And that’s got to be congratulated.

Rosie: Yeah, Thank you. And epilepsy doesn’t have to control you. You know there are… it obviously can have impacts sometimes, but it doesn’t have to rule your life and it can if it’s a part of your life forever, that is okay and it can – you can own it – It doesn’t control you. So yeah.

Kaitlyn: And before this, do you think you’d been through any really big significant life challenges, be them medical, psychological?

James: Yeah. So this was my biggest, you know, life challenge. I also took it about this may have happened for a reason to make me stronger as a person. This is just one of many battles that you’re going to have in life. It is not the only issue I’m going to run into, and it’s almost… I feel as if it set me up to deal with things that are coming in the future, not medical-related or health-related, you know, just challenges and becoming stronger as a person and then building a process, you know, methods to, you know, push through things.

And it really – I almost take epilepsy as a good thing, you know, as it helped me. I look at the positive side of it a lot. I’m like, it made me much stronger. I own my epilepsy. I do, actually. I really do and I believe it’s made me a stronger person. And it has really, really you know, has its benefits.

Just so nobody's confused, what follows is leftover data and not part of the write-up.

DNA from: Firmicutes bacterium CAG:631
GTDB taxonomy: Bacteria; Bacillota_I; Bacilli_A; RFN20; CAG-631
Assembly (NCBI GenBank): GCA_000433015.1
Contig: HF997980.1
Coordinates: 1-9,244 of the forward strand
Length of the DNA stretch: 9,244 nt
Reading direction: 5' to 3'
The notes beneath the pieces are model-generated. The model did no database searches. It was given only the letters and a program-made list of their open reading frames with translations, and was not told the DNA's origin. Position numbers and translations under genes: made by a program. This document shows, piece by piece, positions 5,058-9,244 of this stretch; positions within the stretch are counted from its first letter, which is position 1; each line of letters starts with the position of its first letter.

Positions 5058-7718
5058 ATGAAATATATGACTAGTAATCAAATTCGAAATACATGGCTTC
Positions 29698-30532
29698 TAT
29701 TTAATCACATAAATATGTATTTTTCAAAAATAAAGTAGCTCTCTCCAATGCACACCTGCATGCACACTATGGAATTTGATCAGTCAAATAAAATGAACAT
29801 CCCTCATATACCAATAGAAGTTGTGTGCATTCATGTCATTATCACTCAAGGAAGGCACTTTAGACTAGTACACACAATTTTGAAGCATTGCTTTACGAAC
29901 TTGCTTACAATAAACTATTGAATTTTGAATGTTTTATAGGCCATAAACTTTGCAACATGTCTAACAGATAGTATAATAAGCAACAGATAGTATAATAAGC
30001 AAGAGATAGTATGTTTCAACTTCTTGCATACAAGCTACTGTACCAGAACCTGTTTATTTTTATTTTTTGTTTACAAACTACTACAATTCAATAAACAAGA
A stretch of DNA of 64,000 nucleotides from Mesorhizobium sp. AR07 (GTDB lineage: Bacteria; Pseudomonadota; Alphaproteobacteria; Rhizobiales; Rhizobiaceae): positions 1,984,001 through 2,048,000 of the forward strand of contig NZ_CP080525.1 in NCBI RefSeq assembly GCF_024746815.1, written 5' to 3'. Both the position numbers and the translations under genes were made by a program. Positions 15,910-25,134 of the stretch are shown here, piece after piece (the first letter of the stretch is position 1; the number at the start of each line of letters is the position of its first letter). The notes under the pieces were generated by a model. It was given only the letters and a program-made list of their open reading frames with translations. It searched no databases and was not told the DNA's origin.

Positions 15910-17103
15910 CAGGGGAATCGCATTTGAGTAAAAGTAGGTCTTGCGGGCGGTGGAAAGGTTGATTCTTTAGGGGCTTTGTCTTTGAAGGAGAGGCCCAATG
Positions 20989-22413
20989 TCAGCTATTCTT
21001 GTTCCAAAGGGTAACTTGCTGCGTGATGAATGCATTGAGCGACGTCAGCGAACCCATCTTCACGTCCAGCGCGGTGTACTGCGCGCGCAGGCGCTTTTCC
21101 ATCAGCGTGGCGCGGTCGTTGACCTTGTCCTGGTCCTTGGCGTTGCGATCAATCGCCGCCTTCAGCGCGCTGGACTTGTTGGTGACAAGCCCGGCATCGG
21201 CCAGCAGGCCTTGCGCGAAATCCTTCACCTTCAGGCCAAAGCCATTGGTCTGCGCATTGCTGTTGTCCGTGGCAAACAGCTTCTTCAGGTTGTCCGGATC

It actually does.

Ingrid: Do you have a final thought or a top tip for somebody with epilepsy who’s just approaching adult life?

Rosie: I would say there are lots of services available and see if you can meet others with epilepsy. It can be hard because not a lot of people talk about it or, you know, it doesn’t come up often in conversation. But if you can, you know, there are support groups and meeting other people with epilepsy, it really makes you feel like you’re not alone, which, you know, you can struggle with when you’re a, you know, a teenager because you do feel different to your friends.

But that would be a top tip and something that it’s really nice having other people to talk about who understand what you’re going through as well as your friends and family.

Ingrid: That’s a great idea. A lot of the lay epilepsy bodies have adolescent and adult support groups where they go and do stuff together and I mean, whilst not everyone will be your kindred spirit, you might meet one or two, and that could be a really good support moving forward.

Rosie: Yeah, definitely.

Kaitlyn: I think you are living proof of my saying, which is, “from every crisis comes positive change”. And when you’re in the crisis, sometimes it’s really hard to see that. But talking to you and listening to all the things you’ve said is it really can create a positive change. And I think it helps us realize that we’re all flawed in might be in a medical way, might be in a personality way, might be in a psychological way.